Quote for Today: Willa Cather

Foggy sunrise over pasture near Canby © Miguel Vieira with CCLicense

Foggy sunrise over pasture near Canby
© Miguel Vieira with CCLicense

Carl sat musing until the sun leaped above the prairie, and in the grass about him all the small creatures of day began to tune their tiny instruments. Birds and insects without number began to chirp, to twitter, to snap and whistle, to make all manner of fresh shrill noises. The pasture was flooded with light; every clump of ironweed and snow-on-the-mountain threw a long shadow, and the golden light seemed to be rippling through the curly grass like the tide racing in.

Willa CatherO Pioneers!

Quote for Today: Harlan Ellison

© D. Sharon Pruitt with CCLicense

© D. Sharon Pruitt with CCLicense

I was there when the first dreams came off the assembly line. I was there when the corrupted visions that had congealed in the vats were pincered up and hosed off and carried down the line to be dropped onto the rolling belts. I was there when the first workmen dropped their faceplates and turned on their welding torches. I was there when they began welding the foul things into their armor, when they began soldering the antennae, bolting on the wheels, pouring in the eye-socket jelly. I was there when they turned the juice on them and I was there when the things began to twitch.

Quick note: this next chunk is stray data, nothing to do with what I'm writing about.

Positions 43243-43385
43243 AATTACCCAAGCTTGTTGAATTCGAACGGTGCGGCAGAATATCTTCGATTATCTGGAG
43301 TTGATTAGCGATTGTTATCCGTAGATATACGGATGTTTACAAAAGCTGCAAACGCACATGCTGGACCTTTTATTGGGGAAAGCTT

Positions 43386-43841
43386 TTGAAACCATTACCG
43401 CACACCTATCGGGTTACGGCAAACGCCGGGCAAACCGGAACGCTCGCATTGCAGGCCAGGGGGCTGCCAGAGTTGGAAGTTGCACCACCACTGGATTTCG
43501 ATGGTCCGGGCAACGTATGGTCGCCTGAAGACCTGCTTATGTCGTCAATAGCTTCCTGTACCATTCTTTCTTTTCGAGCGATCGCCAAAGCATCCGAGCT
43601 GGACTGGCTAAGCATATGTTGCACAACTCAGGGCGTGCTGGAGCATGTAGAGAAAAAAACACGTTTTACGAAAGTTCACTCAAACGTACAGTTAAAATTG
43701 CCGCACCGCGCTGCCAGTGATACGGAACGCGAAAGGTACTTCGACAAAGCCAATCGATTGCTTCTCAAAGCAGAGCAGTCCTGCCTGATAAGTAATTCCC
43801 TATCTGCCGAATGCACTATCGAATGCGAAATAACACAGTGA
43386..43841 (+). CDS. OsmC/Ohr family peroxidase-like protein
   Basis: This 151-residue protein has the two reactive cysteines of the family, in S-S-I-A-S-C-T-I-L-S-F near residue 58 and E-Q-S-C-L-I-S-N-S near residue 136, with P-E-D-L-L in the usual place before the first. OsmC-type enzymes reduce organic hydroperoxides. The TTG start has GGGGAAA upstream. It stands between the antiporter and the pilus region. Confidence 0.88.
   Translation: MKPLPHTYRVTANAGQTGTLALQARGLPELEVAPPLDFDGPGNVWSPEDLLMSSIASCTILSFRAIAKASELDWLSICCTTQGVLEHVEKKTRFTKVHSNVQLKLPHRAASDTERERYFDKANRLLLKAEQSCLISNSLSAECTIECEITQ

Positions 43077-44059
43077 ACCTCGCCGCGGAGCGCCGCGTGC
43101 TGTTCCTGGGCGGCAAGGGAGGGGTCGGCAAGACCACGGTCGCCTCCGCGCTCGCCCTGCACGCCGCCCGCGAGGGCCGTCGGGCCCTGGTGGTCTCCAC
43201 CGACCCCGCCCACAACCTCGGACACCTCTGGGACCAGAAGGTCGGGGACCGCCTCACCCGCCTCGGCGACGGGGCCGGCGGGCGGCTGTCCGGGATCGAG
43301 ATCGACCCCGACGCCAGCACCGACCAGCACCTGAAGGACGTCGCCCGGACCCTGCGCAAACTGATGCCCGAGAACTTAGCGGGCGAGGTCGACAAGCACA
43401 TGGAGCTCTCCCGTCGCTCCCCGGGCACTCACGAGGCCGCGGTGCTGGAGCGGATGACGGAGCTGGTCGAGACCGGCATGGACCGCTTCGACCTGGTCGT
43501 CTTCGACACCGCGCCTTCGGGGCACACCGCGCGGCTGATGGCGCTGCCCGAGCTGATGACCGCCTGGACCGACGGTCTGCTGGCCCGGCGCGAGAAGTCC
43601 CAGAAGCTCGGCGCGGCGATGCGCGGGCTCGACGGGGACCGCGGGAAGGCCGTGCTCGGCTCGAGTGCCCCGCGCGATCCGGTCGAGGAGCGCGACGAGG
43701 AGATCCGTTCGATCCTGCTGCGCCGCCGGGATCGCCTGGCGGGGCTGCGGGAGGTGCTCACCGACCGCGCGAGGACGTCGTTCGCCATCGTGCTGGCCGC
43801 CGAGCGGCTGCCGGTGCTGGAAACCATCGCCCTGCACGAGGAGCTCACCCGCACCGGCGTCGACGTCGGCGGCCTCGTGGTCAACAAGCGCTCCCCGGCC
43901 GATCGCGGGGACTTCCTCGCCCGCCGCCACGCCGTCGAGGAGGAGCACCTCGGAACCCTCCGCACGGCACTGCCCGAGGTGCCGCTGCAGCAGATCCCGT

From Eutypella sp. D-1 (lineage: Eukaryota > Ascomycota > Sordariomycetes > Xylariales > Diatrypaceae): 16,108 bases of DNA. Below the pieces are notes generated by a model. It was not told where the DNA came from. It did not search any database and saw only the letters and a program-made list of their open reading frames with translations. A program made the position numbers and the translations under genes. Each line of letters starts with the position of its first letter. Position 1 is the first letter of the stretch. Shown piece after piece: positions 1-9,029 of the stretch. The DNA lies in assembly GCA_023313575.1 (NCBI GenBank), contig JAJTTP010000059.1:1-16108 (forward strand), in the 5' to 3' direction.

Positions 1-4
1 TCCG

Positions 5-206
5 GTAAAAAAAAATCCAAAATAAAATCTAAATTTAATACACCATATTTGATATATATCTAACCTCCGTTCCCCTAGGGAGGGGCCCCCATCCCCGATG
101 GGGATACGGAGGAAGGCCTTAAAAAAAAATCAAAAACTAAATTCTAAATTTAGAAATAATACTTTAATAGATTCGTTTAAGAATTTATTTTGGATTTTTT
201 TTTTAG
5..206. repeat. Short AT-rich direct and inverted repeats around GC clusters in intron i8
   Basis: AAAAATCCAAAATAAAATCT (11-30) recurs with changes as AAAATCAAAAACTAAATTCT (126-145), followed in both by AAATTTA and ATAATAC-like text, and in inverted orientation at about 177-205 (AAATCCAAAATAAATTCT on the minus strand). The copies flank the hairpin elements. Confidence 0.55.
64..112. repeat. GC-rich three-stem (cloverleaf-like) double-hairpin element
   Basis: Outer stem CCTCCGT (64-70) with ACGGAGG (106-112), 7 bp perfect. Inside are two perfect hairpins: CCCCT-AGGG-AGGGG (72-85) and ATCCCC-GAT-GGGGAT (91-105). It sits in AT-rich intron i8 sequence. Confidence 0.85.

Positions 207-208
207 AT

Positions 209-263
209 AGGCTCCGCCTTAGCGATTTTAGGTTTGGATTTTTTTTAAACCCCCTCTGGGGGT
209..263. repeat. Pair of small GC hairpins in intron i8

Harlan Ellison, Quiet Lies the Locust Tells from Stalking the Nightmare

Bug Music: Graeme Revell’s The Insect Musicians

800px-Cetonia_aurata_take_off_composition_05172009You might know composer Graeme Revell for his film scores, including Dead Calm, The Crow, Sin City, and Lara Croft: Tomb Raider, or perhaps even as a founding member of the industrial band SPK. You probably aren’t acquainted with his album The Insect Musicians, featuring digitally manipulated samples of sounds made by various types of crickets, cicadas, grasshoppers, wasps, bees, flies, moths, and beetles. The result is pretty impressive.